US NRB October 2022

More than Meets the Eye for October US Retail Sales

Original release date: November 16, 2022

The US retail market grew slowly (considering inflation) in October by 7.9% for All Stores YOY, with All stores Less Automotive, Food, Pharmacies also up 7.9% YOY. Considering inflation was 7.7% in October for the US, it seems that sales are starting to stagnate.

It was expected that Nonstore Retailers would start to slow, as we are seeing reports of tech giants like Amazon laying off staff, but the category saw double digit growth at 11.8% YOY. This news seems to have been curbed by Amazon’s prime day on October 11-12. October’s revenues for this event are not clear yet, but considering the last prime day saw sales over 300 million items sold, we are expecting this to have been a major factor to revenue growth.

As retailers and customers are prepping for the holiday season earlier and earlier, it is surprising to see that Department Stores were down by -1.7% YOY this month. As inflation continues to rise, customers have clearly changed their habits. For example, Target’s profits fell around 50% in Q3, while Walmart (a much more budget friendly option), saw gains. Grocery sales, which were up only 7.2% YOY, contributed significantly to Walmart’s increased earnings, according to CEO Doug McMillon. Their budget-friendly merchandise and food seems to be resonating with customers who are looking to cut-back on their spending.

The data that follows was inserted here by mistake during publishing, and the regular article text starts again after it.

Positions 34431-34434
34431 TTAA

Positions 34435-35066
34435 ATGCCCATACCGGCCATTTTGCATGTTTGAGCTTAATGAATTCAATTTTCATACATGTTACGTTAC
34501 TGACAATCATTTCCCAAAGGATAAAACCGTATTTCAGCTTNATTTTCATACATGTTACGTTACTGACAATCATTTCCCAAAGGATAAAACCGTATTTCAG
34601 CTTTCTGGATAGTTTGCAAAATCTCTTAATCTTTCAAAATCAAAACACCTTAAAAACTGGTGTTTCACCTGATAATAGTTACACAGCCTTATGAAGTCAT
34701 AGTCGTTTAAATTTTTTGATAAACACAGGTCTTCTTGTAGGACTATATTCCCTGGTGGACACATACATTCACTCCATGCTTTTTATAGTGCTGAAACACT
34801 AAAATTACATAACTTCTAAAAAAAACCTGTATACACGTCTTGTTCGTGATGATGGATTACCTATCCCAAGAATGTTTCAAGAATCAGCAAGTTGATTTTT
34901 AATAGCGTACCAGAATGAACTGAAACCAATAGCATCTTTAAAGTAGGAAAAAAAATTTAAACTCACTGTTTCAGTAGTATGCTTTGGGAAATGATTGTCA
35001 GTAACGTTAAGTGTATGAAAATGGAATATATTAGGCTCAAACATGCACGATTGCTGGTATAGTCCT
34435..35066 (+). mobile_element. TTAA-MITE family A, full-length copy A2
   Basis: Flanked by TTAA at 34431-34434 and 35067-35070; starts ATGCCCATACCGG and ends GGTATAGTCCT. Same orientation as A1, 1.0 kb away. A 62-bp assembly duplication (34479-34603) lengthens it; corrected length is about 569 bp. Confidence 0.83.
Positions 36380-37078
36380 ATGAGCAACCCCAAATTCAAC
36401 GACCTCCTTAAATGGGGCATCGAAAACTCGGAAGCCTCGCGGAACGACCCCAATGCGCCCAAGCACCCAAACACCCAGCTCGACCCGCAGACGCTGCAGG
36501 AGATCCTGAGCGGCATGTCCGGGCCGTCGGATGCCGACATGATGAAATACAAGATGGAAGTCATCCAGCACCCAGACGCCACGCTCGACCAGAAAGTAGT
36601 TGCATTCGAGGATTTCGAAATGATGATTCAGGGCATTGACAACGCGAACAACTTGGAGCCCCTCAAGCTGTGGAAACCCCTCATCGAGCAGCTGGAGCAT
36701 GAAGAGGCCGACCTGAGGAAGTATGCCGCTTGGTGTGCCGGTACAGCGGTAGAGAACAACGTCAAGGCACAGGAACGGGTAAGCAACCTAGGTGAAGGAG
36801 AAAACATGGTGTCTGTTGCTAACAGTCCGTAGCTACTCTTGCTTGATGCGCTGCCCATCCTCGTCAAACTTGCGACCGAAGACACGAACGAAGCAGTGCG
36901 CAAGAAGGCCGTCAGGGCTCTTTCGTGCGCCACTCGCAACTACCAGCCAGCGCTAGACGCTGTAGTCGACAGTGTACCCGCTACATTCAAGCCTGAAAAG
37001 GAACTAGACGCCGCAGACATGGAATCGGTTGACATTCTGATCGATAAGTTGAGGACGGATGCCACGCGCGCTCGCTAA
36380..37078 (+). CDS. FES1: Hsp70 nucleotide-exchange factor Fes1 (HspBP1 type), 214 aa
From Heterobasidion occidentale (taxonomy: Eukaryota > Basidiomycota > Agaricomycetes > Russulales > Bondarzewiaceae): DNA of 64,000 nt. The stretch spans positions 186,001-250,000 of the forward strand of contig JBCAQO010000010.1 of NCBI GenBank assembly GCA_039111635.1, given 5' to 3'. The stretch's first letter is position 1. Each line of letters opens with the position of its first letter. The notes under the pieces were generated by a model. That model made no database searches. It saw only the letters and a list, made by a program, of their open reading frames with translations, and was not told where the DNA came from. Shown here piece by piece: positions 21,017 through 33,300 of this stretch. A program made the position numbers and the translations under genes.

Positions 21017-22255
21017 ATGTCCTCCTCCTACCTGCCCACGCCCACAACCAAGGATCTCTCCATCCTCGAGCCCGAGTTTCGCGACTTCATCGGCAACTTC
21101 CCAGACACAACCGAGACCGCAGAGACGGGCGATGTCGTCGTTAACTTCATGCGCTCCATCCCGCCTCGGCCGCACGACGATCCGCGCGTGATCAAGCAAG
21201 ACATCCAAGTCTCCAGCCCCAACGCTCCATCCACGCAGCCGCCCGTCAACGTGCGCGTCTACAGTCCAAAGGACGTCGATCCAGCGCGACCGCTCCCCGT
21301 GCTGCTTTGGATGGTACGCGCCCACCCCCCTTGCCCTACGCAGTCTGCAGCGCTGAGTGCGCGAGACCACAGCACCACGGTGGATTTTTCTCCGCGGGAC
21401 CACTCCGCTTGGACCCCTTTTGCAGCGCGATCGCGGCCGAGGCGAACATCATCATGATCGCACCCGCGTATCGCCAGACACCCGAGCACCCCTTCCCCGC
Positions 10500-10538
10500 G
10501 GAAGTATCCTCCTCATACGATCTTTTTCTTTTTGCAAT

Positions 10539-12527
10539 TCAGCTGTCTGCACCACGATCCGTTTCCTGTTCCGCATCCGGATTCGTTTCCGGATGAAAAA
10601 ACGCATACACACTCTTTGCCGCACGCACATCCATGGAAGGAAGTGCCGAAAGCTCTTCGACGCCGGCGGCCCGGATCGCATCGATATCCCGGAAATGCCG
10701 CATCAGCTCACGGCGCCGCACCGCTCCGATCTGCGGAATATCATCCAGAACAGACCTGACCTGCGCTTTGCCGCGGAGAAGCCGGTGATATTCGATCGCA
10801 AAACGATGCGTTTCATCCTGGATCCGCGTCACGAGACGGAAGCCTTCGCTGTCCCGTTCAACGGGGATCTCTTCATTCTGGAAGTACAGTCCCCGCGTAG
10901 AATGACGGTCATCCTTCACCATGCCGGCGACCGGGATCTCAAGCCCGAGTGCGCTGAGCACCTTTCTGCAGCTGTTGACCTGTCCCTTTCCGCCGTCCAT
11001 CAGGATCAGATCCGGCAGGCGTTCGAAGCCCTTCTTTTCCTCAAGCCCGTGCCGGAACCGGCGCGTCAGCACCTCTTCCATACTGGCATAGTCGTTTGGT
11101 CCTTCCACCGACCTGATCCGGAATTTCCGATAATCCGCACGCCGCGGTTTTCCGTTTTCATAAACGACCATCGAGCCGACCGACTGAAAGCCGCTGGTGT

Discretionary categories continue to be hit hard by the rising cost of living, with categories like Clothing and Accessories Stores, Furniture and Home Furnishings Stores, and Electronics and Appliances Stores all seeing decreases in October of -1.7% YOY, -0.6% YOY and -12.3% YOY respectively. These decreases were pretty well expected due to inflation, but one that was surprising was that Food Services and Drinking Places was up 12.9% YOY. According to JCWG’s foodservice consultants, this is actually on trend with inflation even though going out to eat is technically discretionary spending. Customers don’t actually go out to eat less in times of inflation, their frequency remains the same. In fact, it is their choices that change, typically going to lower price, value restaurants and fast-food retailers.

As we are in the middle of the holiday season with a high cost of living, we are mainly thinking about categories and merchandise that will be the most sought after:

  • Will electronics be as popular of a gift as they were in the past (now that they are expensive and there is less supply)?
  • Who will be the outliers in holiday, seeing improvements over 2021?
  • What are customers most looking to save on this Black Friday?
  • When will retailers start their Boxing Day (or week, or longer) sales?
  • How will YOUR merchandise mix change to match the recession consumer?

Reach out to JCWG for support with your merchandise mix to keep your sales high while your customers look to spend less. Join us next month to see how spending changes in November.


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